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Prof Cyril Luxey, University of Nice

Mm-wave antenna-system designs dedicated to high-data rate communications



Cyril LuxeyCyril Luxey received the PhD degree in electrical engineering from the University Nice-Sophia Antipolis (UNS), France in 1999 with honours. From 2000 to 2002, he was with Alcatel, Mobile Phone Division, France, where he was involved in the design and integration of internal antennas for commercial mobile phones. In 2003, he was appointed Associate Professor at UNS and since 2009; he has been a Full Professor.

His current research interests include the design and measurement of Millimeter-wave antennas, antennas-in-package, plastic lenses and organic modules for mm-wave and sub-mm wave frequency bands.

Cyril Luxey has co-authored more than 300 papers in refereed journals and international conferences. He co-received the HW Wheeler Award of the IEEE AP-Society for the best application paper of the year 2006 and the Jack Kilby Award 2013 of the ISSCC conference.  He also co-received several best papers in EuCAP, iWAT, LAPC, ICEAA and iWEM conferences. Since 2017, he has been an IEEE fellow.


Developing high data-rate wireless networks is of paramount importance to meet the growing demand of mobile services. To this end, millimeter-wave (mmW) System-on-Chip (SoC) approach in CMOS technology was extensively developed for the deployment of Gb/s wireless systems like WiGig at 60 GHz (up to 7 Gb/s). With the upcoming transition to 5G standard, large bandwidths (BWs) are now required to provide data rates higher than 10 Gb/s. MM-wave and Sub-THz frequency bands are strongly considered since BWs of several 10s of GHz are easily accessible.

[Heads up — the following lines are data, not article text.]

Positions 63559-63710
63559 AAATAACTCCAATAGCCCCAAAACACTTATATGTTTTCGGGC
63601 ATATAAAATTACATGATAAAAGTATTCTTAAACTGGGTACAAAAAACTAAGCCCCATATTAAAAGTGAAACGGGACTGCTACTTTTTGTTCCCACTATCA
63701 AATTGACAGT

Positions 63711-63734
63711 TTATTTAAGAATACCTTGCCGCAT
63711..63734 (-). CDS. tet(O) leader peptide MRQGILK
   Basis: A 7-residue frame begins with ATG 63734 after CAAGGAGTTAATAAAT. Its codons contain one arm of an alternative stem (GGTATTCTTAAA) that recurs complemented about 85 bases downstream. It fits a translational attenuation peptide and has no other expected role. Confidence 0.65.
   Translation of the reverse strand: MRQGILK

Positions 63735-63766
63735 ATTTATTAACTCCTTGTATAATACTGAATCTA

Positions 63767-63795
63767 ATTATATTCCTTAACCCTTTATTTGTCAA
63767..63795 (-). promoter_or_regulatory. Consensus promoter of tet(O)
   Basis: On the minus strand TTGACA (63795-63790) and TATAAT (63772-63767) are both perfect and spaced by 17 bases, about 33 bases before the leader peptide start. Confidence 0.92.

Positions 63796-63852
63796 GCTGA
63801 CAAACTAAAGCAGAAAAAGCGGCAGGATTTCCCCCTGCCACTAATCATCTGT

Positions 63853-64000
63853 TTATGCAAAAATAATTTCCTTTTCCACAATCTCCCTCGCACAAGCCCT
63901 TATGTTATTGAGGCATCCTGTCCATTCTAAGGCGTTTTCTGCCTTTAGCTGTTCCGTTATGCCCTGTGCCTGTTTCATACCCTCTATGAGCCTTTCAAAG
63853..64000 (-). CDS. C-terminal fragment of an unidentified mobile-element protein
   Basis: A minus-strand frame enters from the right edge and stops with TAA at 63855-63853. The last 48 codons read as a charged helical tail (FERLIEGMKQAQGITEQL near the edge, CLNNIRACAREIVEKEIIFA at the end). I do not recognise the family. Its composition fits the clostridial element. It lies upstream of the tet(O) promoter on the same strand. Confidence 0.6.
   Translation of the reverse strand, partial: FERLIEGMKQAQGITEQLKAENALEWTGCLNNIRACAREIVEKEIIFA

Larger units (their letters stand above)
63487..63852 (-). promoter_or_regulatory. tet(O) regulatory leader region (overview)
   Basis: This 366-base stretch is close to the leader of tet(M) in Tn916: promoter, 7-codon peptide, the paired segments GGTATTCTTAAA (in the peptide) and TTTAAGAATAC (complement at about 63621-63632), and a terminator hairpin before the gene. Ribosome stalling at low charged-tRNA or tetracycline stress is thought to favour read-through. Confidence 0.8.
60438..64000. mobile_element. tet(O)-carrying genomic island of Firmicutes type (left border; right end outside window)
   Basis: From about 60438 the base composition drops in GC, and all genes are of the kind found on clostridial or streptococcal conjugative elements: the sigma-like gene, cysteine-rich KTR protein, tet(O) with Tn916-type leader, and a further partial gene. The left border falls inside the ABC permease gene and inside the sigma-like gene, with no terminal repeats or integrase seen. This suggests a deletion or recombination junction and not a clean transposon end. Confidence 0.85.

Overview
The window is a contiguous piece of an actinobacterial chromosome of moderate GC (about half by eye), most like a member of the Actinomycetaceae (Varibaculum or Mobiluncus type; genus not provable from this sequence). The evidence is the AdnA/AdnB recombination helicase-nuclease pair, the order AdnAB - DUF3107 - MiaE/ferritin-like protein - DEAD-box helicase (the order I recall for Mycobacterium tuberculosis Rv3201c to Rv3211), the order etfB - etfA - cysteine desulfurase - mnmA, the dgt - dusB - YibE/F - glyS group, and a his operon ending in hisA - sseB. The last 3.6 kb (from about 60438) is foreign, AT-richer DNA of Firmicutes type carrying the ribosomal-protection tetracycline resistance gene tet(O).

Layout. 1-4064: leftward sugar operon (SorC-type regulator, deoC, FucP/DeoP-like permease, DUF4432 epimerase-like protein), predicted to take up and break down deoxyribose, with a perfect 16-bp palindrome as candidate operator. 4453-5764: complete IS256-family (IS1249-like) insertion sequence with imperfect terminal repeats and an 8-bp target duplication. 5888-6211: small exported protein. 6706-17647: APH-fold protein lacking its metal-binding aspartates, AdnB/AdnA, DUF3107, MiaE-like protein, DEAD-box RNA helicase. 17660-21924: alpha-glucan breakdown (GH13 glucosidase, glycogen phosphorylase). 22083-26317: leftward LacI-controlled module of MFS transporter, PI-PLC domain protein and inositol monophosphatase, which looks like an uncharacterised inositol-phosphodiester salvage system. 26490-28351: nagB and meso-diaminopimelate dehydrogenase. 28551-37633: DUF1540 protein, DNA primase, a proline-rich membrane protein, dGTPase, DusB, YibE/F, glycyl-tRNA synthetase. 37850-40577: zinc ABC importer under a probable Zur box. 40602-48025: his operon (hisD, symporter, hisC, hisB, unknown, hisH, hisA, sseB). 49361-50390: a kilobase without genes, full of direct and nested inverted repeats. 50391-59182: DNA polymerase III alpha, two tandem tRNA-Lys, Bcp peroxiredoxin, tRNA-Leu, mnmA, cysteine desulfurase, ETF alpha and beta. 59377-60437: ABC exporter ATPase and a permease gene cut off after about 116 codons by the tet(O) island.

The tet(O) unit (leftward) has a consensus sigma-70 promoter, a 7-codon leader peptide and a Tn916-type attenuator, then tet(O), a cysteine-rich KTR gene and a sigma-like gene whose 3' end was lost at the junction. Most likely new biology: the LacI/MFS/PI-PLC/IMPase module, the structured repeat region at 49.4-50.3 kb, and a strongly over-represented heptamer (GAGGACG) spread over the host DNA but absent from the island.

Experimental 100 Gb/s wireless links using III-V photonic technology have been demonstrated above 200 GHz. Indeed, photonic transmitters feature naturally higher BWs (>50 GHz) than solid-state transmitters. However, either if a solid-state or a photonic based-link is employed to reach the aforementioned high-data rates, broadband efficient integrated Antenna-in-Package (AiP) are needed either as stand-alone antennas for short communication links or as antenna-sources of a larger quasi-optical radiator for long-distance communication links (>100m).

Significant advantages of this approach are high-volume manufacturing capability and high electronics integration level, both of which result in lower associated costs.

This presentation will discuss antenna-system performance already obtained using organic packaging technologies and 3D-printed quasi-optical antenna-solutions from 60 to 240GHz with point-to-point transmission link demonstration.

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12 February 2018
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